Kate: Nothing very much because we had, I mean we just organised craft fairs, mainly in St. David’s, in the concert hall, here in Cardiff. And we had very successful craft fairs there. And then the Old Library became vacant and it was mooted that we should have a permanent presence there. And I was part of that meeting and very much in favour of doing that. Now, it was extremely difficult to do because we had no money at all, absolutely none, so we all contributed, each person contributed a certain amount of money. And the rents, they were kind, it was owned at that time by Cardiff City Council and they did not charge us a great deal: they wanted the space used and we were a fairly good organisation to do this.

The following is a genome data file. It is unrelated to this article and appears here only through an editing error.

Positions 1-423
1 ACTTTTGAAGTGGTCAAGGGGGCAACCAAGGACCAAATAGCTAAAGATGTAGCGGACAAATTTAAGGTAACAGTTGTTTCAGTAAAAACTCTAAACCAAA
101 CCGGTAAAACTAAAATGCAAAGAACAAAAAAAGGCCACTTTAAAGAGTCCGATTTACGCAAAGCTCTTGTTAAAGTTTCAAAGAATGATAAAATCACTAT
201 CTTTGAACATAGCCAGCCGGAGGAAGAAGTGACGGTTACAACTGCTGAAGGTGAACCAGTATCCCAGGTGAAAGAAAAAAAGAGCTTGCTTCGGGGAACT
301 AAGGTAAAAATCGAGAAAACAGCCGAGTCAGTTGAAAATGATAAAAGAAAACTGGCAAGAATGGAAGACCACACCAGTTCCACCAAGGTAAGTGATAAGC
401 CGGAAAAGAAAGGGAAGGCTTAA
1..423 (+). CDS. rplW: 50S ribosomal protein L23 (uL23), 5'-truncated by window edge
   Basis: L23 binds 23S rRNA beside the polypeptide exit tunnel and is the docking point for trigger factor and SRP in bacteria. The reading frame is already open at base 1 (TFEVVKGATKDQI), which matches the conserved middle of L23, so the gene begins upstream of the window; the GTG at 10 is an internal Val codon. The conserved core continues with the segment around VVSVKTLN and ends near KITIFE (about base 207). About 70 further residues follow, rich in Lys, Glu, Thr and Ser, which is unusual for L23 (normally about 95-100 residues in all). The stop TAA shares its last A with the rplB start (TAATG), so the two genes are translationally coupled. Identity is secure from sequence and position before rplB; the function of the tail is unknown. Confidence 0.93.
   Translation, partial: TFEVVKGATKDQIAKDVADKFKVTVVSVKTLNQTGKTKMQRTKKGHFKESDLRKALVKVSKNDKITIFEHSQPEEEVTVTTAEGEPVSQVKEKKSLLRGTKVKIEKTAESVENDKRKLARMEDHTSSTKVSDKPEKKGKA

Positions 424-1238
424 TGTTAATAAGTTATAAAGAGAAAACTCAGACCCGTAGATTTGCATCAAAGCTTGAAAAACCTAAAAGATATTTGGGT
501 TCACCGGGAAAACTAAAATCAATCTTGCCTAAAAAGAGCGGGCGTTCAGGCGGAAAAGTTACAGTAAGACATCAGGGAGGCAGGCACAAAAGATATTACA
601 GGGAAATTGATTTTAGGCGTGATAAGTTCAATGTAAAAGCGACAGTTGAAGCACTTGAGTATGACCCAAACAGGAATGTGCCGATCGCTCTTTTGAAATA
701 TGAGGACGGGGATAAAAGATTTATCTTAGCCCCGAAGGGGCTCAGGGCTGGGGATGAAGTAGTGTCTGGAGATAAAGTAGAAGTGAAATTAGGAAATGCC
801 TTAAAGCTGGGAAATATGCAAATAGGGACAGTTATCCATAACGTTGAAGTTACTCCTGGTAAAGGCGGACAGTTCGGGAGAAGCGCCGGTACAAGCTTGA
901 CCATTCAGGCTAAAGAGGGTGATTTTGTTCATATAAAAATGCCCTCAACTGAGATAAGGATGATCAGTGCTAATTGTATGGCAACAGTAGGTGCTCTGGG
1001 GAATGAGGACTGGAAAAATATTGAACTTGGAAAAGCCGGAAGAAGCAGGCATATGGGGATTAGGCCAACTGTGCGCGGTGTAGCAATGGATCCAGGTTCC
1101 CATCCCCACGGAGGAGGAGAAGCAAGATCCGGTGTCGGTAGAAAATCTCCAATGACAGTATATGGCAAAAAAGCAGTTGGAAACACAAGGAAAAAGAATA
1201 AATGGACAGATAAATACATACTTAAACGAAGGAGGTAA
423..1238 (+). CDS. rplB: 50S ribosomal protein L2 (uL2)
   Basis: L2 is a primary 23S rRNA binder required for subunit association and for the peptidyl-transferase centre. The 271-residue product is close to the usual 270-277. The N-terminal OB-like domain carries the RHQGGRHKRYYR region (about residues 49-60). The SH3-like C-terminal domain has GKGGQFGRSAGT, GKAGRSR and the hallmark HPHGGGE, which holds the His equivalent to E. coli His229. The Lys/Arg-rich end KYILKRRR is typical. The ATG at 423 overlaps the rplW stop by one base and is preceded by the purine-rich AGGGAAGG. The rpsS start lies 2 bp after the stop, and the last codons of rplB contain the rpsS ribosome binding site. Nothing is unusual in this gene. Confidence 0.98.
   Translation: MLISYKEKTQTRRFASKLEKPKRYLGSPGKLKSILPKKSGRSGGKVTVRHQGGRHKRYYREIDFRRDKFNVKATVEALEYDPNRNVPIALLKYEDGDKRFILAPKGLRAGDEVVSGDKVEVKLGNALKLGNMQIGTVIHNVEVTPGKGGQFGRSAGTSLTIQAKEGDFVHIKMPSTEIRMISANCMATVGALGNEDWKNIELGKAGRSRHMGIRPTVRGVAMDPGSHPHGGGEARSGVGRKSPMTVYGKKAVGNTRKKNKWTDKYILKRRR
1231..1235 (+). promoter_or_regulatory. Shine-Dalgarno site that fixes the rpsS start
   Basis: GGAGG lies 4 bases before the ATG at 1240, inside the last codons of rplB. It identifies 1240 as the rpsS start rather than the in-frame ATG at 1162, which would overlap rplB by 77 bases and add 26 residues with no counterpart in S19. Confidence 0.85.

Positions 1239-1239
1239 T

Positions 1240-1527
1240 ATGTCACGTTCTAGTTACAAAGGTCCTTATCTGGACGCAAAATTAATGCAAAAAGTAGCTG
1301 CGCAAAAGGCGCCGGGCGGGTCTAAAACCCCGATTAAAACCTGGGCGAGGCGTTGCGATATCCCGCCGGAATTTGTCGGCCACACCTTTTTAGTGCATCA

We did employ somebody at that stage, but it was one of our own members, and the rest of us manned it all the time wholly voluntarily.
Interviewer: What kind of activities would you do voluntarily in the old library?
Kate: Oh, we’d do everything: we’d dust; we’d clean the gallery; we’d look after everything; we’d display it, all the artwork; and we would be salespeople when people came in. I mean, we ran the gallery as this gallery also is run, on very much the same lines. Nothing has altered in that respect.
Interviewer: How would you recruit more members to be part of the Makers Guild, especially in the beginning?
Kate: Oh, wholly on the excellence of their work. I mean, the craftspeople, or really they’re applied artists, because craft has a slightly derogatory meaning to it but the people here are artists and it’s a close-knit community and they soon knew that the standard that the Makers Guild asked was a high one and there was prestige in belonging to it. So we didn’t have to recruit people, they came to us.